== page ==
The Stone Roses are expert in the laws of supply and demand, where less means more. Theirs is not so much a career as a state of suspended animation. Two albums in a decade, a six year lay-off since the last British tour: this is not what the Chancellor would call high productivity. Yet like some exotic bird, whose beauty is much extolled but rarely witnessed, the Stone Roses generate a level of extraordinarily passionate interest.
Pulling out of their starring role at this years Glastonbury, after guitarist John Squire injured his shoulder, only fuelled the faithfuls ardour. It was not just mischievous irony which named the second album (released a year ago) Second Coming. There was a tense, almost edgy anticipation amongst the fans. Would it happen? Would it be worth the wait? - questions prompted by the bands reputation for blistering live performances and obstinate unreliability.
There was a wave of relief as the introduction to Breaking Into Heaven echoed across a deserted stage which was cloaked in smoke and lit by shafts of ultra-violet light. As more smoke billowed forth, punctured by an array of coloured flashes, singer Ian Brown droned plaintively, I want to be adored. He was, of course; this was love at first sight.
The drama of their arrival was followed by a roller-coaster ride of songs: the up-tempo She Bangs the Drum, the wistful Waterfall, the thundering drums and sweeping chorus of Ten Storey Love Song. These were pop songs for the rock generation, each powered by the bass of stalwart John (Mani) Mounfield and new drummer Robbie Maddix, and embellished by Squires guitar, with its super-highway connections to the ghosts of Jimmy Hendrix and to the memory of Led Zeppelin.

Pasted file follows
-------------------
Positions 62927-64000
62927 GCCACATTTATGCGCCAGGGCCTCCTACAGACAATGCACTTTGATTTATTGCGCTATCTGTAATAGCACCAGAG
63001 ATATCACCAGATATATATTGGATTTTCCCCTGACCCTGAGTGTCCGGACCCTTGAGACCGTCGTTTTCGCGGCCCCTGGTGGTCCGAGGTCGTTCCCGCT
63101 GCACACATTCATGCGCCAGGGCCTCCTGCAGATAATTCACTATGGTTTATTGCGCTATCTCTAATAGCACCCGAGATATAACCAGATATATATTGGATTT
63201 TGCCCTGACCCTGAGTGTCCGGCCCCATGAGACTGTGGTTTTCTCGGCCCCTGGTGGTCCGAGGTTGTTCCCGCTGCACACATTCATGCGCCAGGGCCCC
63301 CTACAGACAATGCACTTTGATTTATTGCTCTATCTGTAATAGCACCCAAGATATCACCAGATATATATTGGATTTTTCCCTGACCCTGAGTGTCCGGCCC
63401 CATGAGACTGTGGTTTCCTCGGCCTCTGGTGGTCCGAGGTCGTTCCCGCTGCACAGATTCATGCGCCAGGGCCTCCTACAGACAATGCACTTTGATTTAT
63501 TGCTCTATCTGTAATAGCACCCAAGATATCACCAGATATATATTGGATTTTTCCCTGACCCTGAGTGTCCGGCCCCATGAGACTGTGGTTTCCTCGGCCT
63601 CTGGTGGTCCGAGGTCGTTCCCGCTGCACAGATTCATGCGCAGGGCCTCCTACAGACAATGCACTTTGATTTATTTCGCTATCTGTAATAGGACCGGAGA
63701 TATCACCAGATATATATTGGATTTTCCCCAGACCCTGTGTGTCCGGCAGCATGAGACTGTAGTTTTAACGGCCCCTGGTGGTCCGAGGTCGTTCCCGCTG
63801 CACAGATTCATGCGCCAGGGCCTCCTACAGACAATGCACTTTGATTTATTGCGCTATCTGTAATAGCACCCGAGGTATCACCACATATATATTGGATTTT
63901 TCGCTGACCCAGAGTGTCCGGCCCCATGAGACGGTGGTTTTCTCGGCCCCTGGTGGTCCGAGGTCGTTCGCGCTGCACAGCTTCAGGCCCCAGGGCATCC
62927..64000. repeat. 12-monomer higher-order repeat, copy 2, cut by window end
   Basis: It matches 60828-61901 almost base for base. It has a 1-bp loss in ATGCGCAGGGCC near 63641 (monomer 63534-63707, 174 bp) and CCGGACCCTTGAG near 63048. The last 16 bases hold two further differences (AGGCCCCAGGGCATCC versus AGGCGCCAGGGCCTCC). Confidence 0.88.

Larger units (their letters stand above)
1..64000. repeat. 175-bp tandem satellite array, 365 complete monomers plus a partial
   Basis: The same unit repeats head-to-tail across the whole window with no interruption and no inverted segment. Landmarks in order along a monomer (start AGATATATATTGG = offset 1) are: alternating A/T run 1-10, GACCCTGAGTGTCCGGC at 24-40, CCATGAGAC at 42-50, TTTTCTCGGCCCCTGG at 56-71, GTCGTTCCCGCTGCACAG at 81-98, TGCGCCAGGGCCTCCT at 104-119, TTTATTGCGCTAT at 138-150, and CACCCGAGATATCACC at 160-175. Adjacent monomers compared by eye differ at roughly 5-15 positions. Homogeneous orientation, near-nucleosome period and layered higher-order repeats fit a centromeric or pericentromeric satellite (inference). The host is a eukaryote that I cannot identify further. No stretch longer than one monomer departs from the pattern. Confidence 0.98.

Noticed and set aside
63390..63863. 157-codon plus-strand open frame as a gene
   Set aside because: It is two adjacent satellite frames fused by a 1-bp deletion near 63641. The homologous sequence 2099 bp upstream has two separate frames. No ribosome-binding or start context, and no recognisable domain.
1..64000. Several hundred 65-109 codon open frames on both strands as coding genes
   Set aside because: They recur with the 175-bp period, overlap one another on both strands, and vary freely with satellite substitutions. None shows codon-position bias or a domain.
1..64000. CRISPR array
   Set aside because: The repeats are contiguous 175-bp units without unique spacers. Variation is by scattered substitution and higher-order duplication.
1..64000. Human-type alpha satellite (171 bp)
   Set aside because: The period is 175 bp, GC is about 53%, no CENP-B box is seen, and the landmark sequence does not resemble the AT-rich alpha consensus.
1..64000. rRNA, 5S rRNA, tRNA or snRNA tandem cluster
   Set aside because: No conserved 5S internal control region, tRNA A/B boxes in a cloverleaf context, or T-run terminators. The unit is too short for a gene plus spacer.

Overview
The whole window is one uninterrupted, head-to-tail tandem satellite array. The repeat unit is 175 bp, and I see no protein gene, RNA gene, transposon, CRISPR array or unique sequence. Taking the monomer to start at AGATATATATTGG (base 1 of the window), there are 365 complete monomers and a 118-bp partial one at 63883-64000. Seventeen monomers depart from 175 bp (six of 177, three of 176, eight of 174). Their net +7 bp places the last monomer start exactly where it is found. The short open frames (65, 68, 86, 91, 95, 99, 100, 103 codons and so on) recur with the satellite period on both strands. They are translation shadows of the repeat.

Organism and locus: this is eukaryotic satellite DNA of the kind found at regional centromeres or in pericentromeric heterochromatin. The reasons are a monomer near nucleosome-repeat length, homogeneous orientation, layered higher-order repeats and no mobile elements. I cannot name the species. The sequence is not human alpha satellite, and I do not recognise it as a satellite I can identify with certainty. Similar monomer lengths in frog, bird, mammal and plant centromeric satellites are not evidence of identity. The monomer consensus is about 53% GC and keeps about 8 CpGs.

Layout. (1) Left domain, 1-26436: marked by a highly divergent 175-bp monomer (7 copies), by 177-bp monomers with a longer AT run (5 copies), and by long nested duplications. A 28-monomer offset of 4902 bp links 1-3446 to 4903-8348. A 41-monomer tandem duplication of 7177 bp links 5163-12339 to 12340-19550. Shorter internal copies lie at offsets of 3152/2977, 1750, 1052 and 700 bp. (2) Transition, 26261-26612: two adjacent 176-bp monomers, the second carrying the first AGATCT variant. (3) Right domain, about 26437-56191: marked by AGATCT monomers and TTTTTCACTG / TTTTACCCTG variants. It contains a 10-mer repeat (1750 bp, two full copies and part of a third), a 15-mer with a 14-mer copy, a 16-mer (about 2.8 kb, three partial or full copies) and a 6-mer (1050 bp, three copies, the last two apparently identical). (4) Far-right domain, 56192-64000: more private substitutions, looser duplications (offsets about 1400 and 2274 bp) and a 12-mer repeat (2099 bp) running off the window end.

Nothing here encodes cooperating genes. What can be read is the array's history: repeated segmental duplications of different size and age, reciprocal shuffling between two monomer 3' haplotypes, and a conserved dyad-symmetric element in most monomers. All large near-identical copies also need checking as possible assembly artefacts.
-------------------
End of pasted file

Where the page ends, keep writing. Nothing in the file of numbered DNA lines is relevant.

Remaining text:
The mood of benign pleasure was disrupted, however, by the anxious paranoia that started with Good Times. Huge lightbulbs swung hypnotically from the ceiling, while piercing beams dissected the air, creating a cats cradle of light. Squires guitar mimicked disrupted reason as it squealed and yelped. The tension dissipated, though, as the pyrotechnics meandered into self-indulgence.
The show faltered, and then struggled to regain its coherence, through an acoustic interlude which included the pub ballad Your Star Will Shine. Even when they reverted to the R&B rumble of Love Spreads, things were still on the slide. Not that they seemed to mind. Like their fellow Mancunians, Oasis, the Stone Roses are not products of the rocknroll charm school. On stage, they give nothing away. It is an hour before Brown, hidden behind sunglasses and a woollen hat, addresses the audience.
But then comes the glorious celebratory chorus of Made Of Stone. Squire, his hair falling across his face and his back arched, creates a cascade of notes and chords, pushing Browns voice and the song to a wonderfully up-beat finale. It is a moment to cherish, a sighting of that rare bird: the Stone Roses in flight.
John Street, p. 15 The Times, December 4th 1995